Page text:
Carlsberg Cat Laughs 2010 [8]

Note: This review is from 2010

Review by Steve Bennett

The prize for the worst audience members in all of Carlsberg Cat Laughs 2010 goes to the four-man stag party ejected from this Sunday-night gig. Damian Clark, the thoroughly entertaining compere of this potential car-crash, reckoned it was a festival first to have anyone thrown out, though I suspect that might have been hyperbole.

The only problem was that it took the bouncers some time to come down from the hotel upstairs to deal with the disruptive, drunken, incomprehensibly shouty neanderthals – so festival debutant Gearoid Farrelly had to cope with them during his set. And although a slight, camp slip of a man, this relative newcomer took their unwelcome grunts in his stride, keeping them as much in their place as was humanly possible.

Aside from twat control, Farrelly proved himself to be a nifty wit, with tales of his bitchy Nana, growing up gay and of rabbit slaughter. His material can be deliciously cruel – he certainly seems to have inherited some traits from his grandmother – yet delivered with such cheeky glee that he more than gets away with it. He’s a real blast of energy, and guiltily enjoyable with it.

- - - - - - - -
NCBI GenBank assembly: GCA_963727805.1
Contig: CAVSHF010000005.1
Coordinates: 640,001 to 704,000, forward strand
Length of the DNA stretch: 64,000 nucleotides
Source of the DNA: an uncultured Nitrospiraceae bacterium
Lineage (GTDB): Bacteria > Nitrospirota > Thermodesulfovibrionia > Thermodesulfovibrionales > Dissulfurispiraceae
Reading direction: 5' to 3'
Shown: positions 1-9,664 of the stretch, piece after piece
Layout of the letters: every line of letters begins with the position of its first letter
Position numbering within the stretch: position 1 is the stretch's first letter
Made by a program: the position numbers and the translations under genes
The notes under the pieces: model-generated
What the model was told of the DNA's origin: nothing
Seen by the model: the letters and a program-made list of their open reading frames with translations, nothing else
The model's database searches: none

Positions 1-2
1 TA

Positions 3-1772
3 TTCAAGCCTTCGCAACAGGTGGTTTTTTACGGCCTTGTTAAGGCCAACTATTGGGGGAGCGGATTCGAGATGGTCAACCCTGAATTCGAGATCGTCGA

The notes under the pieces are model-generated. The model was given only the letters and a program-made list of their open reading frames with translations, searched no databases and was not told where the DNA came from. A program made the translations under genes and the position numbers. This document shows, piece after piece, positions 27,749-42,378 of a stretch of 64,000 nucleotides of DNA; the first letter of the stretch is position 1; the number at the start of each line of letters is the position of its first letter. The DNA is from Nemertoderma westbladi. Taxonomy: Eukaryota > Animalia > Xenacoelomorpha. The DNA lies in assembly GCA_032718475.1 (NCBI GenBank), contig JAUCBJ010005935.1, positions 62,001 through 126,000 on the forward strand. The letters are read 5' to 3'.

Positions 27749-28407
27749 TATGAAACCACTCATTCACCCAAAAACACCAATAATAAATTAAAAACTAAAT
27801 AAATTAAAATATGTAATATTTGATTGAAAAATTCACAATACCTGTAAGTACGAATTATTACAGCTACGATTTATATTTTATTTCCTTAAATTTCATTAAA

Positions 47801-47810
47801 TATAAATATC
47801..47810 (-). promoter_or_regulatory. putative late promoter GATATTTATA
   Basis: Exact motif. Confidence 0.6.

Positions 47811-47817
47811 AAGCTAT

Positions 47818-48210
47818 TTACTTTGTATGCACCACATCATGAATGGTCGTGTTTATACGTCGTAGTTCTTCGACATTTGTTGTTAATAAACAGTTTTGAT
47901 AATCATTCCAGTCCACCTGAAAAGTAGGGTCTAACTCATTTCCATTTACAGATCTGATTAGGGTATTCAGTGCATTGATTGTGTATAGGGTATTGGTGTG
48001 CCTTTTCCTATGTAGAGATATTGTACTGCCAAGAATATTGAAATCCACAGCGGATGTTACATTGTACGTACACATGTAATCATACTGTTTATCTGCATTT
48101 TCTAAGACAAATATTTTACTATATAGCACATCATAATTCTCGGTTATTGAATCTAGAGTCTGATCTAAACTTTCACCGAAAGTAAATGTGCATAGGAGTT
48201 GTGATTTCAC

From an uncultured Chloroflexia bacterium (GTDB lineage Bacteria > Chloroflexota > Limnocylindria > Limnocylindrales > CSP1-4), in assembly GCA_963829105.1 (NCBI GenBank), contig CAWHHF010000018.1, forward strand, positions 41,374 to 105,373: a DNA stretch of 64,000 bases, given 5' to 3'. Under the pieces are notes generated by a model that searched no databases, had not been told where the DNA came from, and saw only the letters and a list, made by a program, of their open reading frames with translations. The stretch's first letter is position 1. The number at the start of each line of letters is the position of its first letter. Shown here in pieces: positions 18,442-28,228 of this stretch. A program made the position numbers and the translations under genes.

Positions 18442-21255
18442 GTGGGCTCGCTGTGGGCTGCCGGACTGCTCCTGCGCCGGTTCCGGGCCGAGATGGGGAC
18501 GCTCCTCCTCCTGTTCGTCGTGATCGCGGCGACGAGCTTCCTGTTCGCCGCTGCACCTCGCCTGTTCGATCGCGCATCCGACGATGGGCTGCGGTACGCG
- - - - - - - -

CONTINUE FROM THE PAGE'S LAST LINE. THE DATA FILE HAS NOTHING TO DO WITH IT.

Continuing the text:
Classy Arj Barker brought the house down with his inspired opener about the lads who had just been ejected before he came on stage, before settling into his solidly witty, although only rarely roof-raising, routine.

His shtick is a bewildered incredulity at some aspects life. The persona is of a benign, naive and possible pot-afflicted fool – yet even he sees how ridiculous the world is. From homophobia to pirates, he calmly sets out the situation as he sees it, occasionally offering an unworkable solution to the issue.

He’s cool and collected, never really in much of rush to hit the next punchline, which does affect the laugh rate, although liberally throws in quirky half-jokes, such as comic mispronunciations of a common word, as little placeholders until we get to the main gag. When those jokes come, they tend to be inventive and ‘idiot savant’ smart – and certainly in keeping with his confident, but distinctively semi-detached, character.

The show was brought to a close by the buzzy-but-flawed PJ Gallagher, who we’ve reviewed earlier this festival.

Review date: 10 Jun 2010
Reviewed by: Steve Bennett
Reviewed at: Kilkenny KK Ormonde

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